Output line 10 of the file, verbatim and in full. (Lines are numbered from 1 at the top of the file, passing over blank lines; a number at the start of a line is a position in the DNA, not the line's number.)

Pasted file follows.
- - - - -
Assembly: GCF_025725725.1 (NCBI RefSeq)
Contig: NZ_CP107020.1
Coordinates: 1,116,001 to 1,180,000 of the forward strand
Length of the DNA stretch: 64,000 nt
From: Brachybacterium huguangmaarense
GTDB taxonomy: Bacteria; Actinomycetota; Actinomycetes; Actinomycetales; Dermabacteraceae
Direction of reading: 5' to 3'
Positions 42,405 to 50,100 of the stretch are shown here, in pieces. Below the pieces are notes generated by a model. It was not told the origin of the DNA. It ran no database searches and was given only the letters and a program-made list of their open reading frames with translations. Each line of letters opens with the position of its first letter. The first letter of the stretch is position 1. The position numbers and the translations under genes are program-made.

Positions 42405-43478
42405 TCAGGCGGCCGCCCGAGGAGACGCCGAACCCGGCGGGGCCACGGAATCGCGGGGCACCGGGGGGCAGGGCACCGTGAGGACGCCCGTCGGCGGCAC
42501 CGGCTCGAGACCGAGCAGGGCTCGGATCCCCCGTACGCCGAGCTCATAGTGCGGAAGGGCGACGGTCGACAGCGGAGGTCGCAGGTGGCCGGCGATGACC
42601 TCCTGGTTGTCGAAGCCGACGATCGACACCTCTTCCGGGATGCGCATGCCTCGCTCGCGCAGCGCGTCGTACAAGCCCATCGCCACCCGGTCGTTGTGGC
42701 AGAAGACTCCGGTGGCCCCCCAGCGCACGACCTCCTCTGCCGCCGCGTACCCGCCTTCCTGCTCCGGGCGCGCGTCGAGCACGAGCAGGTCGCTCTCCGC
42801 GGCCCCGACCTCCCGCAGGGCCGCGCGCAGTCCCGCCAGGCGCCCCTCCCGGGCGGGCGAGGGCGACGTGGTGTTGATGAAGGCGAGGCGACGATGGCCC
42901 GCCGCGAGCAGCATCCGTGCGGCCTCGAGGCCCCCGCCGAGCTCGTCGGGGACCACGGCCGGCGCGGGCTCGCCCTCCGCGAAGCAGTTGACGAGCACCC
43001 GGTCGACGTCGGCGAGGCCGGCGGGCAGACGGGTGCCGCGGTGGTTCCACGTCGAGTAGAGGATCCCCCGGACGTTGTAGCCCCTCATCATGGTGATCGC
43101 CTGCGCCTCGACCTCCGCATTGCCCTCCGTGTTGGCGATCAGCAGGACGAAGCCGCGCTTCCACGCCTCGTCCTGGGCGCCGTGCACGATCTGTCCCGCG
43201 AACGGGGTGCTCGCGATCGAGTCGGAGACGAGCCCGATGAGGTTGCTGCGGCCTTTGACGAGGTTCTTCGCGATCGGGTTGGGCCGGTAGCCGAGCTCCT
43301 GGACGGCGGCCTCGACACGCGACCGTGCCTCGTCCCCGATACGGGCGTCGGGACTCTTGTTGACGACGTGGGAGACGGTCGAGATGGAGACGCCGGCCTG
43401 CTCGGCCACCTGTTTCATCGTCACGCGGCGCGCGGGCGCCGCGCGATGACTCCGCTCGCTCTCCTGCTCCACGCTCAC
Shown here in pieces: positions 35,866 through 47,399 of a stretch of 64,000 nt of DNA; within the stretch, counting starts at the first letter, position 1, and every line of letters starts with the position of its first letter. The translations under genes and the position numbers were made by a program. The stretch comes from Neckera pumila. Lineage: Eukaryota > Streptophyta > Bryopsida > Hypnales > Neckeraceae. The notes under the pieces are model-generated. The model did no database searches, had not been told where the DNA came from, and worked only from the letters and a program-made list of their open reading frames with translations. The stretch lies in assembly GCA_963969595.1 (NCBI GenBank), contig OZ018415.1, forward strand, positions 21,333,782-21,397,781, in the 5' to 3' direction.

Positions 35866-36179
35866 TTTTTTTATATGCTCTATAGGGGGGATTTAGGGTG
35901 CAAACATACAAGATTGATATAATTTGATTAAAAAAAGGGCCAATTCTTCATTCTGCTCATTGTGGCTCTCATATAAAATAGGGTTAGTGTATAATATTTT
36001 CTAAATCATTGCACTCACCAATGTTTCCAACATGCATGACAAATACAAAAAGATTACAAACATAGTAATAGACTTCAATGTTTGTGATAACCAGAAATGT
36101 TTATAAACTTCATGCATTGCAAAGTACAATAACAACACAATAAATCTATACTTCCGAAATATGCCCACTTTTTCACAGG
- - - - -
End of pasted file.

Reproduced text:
42405 TCAGGCGGCCGCCCGAGGAGACGCCGAACCCGGCGGGGCCACGGAATCGCGGGGCACCGGGGGGCAGGGCACCGTGAGGACGCCCGTCGGCGGCAC